Great fun things to do this August Bank Holiday

The August Bank Holiday is on its way! Which means it’s time for you to start planning how you’ll spend the long weekend. To help you on your way, we’ve pulled together this short guide, full of great ideas on how you can spend a fun few days exploring an exciting destination, off the beaten track.

When it comes to things to do this Bank Holiday weekend, the GWR network has an embarrassment of riches, with amazing cities, beautiful beaches and countryside boltholes. Here, we’ve focused on those hidden gems, where you’re less likely to run into huge crowds, and with a better chance of relaxing and enjoying the peace.

As for Bank Holiday activities, we’ve got all bases covered, with water sports, walking, museums and more. Not to mention some great places to grab a bite to eat and enjoy a local brew.

Exmouth

Visitors have been flocking to Exmouth to enjoy the beautiful seaside for a very long time. In fact, the South Devon town is said to be one of the oldest resorts in the country.

That Exmouth has been a consistent source of seaside joy will come as little surprise to anyone who has visited Exmouth Beach – two miles of golden sands and the gateway to the Jurassic Coast World Heritage Site.

Here, visitors can try their hand at all kinds of water sports, including kite surfing, kayaking and standup paddleboarding, with lessons and board hire available nearby. Alternatively, Exmouth Beach is also a great place to hang out, build a sandcastle and enjoy the warm weather. When it comes to finding things to do in Exmouth, you’re unlikely to be stuck for options.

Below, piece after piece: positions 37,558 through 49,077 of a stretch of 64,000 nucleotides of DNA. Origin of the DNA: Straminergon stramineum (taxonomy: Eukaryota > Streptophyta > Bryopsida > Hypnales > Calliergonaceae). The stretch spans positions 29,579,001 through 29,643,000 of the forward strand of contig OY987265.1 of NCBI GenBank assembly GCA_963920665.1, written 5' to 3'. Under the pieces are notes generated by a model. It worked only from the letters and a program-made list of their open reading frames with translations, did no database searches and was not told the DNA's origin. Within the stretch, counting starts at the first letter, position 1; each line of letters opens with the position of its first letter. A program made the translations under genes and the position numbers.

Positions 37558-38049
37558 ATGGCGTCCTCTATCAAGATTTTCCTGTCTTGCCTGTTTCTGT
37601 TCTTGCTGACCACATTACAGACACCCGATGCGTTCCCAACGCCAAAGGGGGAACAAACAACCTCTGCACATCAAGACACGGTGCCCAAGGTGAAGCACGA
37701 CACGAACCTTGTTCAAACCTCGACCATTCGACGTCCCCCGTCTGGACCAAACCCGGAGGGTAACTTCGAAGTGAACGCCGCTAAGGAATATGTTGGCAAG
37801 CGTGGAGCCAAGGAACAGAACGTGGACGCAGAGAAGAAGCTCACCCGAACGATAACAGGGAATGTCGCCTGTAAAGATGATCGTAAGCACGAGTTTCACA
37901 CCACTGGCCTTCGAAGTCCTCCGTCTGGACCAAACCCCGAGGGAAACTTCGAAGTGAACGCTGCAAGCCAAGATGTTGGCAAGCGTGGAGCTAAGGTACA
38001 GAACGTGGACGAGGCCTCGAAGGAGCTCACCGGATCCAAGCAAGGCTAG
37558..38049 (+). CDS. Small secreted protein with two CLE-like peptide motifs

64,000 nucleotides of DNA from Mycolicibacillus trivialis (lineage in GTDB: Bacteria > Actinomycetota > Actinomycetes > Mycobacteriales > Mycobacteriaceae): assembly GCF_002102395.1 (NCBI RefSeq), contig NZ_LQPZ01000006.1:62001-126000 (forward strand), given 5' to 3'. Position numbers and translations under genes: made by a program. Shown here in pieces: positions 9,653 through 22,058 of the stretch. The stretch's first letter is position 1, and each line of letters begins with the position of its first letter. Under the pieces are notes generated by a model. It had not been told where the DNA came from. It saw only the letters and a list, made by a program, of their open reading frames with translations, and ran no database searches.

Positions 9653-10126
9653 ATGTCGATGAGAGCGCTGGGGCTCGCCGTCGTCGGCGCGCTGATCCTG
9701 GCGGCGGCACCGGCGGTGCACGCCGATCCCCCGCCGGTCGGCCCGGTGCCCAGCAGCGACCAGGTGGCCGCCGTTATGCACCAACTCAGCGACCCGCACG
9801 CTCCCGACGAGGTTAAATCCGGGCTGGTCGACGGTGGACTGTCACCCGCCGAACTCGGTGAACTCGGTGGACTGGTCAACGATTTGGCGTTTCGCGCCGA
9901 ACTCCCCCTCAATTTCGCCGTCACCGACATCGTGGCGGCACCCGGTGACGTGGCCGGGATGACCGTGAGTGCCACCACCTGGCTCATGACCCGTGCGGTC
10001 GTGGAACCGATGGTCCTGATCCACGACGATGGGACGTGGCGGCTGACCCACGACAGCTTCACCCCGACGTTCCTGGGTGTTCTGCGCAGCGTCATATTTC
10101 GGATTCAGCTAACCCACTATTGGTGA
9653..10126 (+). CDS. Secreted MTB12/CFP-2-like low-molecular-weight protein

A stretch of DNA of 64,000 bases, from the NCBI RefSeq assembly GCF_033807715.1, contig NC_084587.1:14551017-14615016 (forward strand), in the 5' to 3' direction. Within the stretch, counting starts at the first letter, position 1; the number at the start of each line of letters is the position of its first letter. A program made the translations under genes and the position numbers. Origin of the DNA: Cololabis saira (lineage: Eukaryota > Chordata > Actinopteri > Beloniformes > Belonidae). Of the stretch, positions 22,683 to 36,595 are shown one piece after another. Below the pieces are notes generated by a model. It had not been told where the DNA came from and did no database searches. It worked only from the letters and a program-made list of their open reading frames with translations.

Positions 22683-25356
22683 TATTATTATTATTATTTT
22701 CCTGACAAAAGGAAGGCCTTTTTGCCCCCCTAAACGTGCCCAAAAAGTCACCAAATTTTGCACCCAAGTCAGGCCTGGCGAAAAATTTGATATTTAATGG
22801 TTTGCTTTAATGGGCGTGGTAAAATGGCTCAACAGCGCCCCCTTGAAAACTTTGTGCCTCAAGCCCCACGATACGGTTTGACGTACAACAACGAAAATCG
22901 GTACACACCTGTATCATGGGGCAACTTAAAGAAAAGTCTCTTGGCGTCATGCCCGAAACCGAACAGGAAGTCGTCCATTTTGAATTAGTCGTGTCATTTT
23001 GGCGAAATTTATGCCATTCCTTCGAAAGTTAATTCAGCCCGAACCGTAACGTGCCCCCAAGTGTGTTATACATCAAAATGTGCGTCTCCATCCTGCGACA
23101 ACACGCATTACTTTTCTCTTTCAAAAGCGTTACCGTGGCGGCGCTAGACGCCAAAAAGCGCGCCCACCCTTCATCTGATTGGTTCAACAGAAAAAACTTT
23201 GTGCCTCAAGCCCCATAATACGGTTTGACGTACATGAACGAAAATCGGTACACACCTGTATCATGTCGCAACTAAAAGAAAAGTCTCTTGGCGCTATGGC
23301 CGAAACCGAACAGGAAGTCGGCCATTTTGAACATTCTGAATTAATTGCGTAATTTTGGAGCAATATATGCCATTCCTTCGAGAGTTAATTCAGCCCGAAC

If you’re looking for a spot of food, why not try something a little different? River Exe Café is housed in a stylish barge, floating well offshore in the Exe Estuary. To reach the venue, you’ll need to take a short water taxi journey from Exmouth Marina, only adding to the excitement of visiting this fun and tasty seafood restaurant.

 
Truro

As Cornwall’s only city, Truro is a hub of activity, attracting visitors from all around. Perhaps a little overlooked by those on the hunt for a traditional Cornish beach resort, Truro has nonetheless plenty to offer those willing to give it the time and attention it deserves. Take the city’s cathedral, for starters: a Gothic Revival masterpiece, emblematic of the area’s industrial heyday as a mining heavyweight. Open daily, it’s well worth a visit.

If you’re out to discover more about the area’s fascinating history, head over to the Royal Cornwall Museum, where you can explore the region’s rich heritage, including how the defiant people of Cornwall once made their own currency.

Cornwall is also a top beer-producing region, home to a number of breweries, including Truro’s very own Skinner’s. Just a short walk along the banks of the Truro River and you’ll reach the brewery where you can take a tour and sample the fine ales on offer.

As far as grub is concerned, you can’t go far wrong with the Hooked!, serving fresh fish from Cornish waters. How does crab nachos sound, followed by half a Cornish lobster?


Looe

The Cornish town of Looe is a bustling and attractive coastal destination, complete with pretty houses built into the hillside overlooking the busy harbour. A working fishing port, Looe is proud of its seafood, which is some of the freshest around.

For starters, head on over to the beach in East Looe, directly in front of the old town, where you can relax in the white sands and take a dip in the sea.